“In Orbit” is a real pearl and something that goes out of the Evergrey box. Sure, the song runs in a faster pace, but the whole arrangement breathes a structure that moves towards pop-metal – a memorable bridge that goes right into the slightly ‘commercial’ chorus – I smell a hit here. The song also contains guest vocals by Floor Jansen (Nightwish, ex- After Forever) who duets with Englund. It still sounds like Evergrey all the way, but I love the fact that the band dares to take a step out their comfort zone. It’s one of my favorite tunes on the record – pure brilliance! And much to my happiness, the band stays on path they went on for “In Orbit” with “The Lonely Monarch”. The song is an upbeat hard rocker with a very melodic and almost poppy melody, but the difference between the two songs is that this one is a bit more melancholic in the classic Evergrey vein we all know and love. It also sports a groove that is almost danceable – in a hard rock way, of course – another bold and brave move that totally works. “The Paradox Of The Flame” is a grandiose, soulful and heartfelt ballad with a slightly symphonic arrangement – the strings are back here – and the dynamics grows when the violin gets a more upfront place in the sound scape. Tom is guested by his wife Carina Englund – a woman with an amazingly powerful and emotional voice – which gives the song a real spark. Fantastic! Floor Jansen is back for “Disconnect”, but on this track she’s not as upfront as on “In Orbit” and moves more in the background, but she’s loud enough to bring the tune lots of atmosphere. It’s a hard and heavy song with huge sonic boom, but also contains softer parts and a great chorus right in there with all the aggression – a real killer. The album ends with the title track and it sure is a piece of majestic grandeur. It’s a powerful, epic track with an atmosphere that is stunning – I don’t think I have ever heard Englund sing with so much intensity and emotion. The song is a wall of sound, a sonic dream and a perfect way to end an amazing album like this.
Because this truly is an amazing album, an album where everything falls into place and it is without a doubt the best album Evergrey has ever released. Melody wise, this record might be somewhat more accessible (the word “commercial” would be dead wrong here) and more easy listening than their earlier records and it is something that might be under discussion between the die-hard fans whether it’s the right way to go – they actually started going there on their last album – but I can’t be more satisfied about that. If that is intentional by the band or not is anyone’s guess, but it clearly shows that the band refuses to make the same album twice. Also, to make things clear – the album sounds like classic Evergrey all the way, it’s not like the band has gone Bon Jovi on us, thank God – it’s far, far away from any of that. Usually, on even the best albums there are things that I have opinions of, things I would have prefered done differently, but I can’t find anything like that on this album. All the songs are either really good, great or brilliant, all the musicians has performed faultlessly and the production, signed Jacob Hansen, is absolutely killer – it works just as well at home from your CD player, in your car stereo or through your mp3 player /phone. The sonic land scape is big, fat, heavy and hard but still very clear with all the instruments right in front of you. Plain and simple, there is nothing wrong with this album at all. Evergrey has topped Hymns For The Broken, something I had a hard time believing they would and the album grows with every listen. What they have here is a front row contender for the Album Of The Year! Hell, even the cover art-work is a masterpiece!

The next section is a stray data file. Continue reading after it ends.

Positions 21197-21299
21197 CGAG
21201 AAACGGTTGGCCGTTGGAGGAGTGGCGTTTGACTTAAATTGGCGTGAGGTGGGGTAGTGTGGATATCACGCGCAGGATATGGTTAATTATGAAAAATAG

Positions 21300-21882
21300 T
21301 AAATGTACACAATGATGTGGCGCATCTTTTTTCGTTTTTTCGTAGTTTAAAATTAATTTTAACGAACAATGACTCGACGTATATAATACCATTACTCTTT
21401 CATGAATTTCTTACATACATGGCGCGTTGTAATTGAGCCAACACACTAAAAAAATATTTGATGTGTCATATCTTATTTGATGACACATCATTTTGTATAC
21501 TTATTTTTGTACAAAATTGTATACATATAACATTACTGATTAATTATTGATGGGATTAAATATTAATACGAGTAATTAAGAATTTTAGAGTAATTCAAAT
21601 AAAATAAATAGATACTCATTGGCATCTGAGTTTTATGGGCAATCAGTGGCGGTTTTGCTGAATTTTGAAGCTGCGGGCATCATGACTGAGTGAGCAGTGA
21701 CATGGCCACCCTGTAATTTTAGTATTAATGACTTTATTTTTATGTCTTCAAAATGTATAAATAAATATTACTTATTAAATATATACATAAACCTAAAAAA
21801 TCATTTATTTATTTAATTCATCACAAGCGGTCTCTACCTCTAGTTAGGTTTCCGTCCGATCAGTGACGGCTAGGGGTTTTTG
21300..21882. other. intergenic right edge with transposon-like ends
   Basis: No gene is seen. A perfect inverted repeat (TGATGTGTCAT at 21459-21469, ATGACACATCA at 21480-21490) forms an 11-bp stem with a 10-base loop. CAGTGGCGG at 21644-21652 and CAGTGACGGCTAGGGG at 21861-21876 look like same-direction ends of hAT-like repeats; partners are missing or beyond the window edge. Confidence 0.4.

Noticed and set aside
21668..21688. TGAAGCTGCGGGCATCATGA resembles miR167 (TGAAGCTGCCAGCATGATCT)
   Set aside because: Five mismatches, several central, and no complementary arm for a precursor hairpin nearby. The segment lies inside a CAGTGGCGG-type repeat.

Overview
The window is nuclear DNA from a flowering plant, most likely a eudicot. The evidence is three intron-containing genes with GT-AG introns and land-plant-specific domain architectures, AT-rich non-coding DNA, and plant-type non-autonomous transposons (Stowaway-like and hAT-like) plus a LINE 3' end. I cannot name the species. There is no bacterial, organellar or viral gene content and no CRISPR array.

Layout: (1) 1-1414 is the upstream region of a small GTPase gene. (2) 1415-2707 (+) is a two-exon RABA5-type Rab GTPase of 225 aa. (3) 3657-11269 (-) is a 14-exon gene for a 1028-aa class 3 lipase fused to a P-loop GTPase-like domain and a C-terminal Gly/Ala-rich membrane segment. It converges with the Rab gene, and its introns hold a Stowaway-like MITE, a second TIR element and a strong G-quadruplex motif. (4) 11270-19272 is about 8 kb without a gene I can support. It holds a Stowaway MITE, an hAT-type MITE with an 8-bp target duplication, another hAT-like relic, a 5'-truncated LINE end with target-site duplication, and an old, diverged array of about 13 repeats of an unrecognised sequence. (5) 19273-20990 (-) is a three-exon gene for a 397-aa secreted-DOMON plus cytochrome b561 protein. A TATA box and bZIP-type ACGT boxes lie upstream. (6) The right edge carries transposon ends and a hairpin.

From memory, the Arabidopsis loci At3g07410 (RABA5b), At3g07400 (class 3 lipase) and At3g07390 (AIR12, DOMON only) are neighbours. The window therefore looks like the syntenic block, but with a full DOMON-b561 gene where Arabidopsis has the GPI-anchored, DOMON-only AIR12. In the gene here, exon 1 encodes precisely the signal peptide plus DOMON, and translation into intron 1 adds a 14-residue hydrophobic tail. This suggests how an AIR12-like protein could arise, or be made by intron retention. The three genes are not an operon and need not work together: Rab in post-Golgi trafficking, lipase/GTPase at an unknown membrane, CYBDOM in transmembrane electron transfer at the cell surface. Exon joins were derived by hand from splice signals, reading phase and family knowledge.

Earlier Evergrey reviews:
2. Passing Through
5. The Impossible
6. My Allied Ocean
7. In Orbit (featuring Floor Jansen)
8. The Lonely Monarch
9. The Paradox Of The Flame (featuring Carina Englund)
10. Disconnect (featuring Floor Jansen)
11. The Storm Within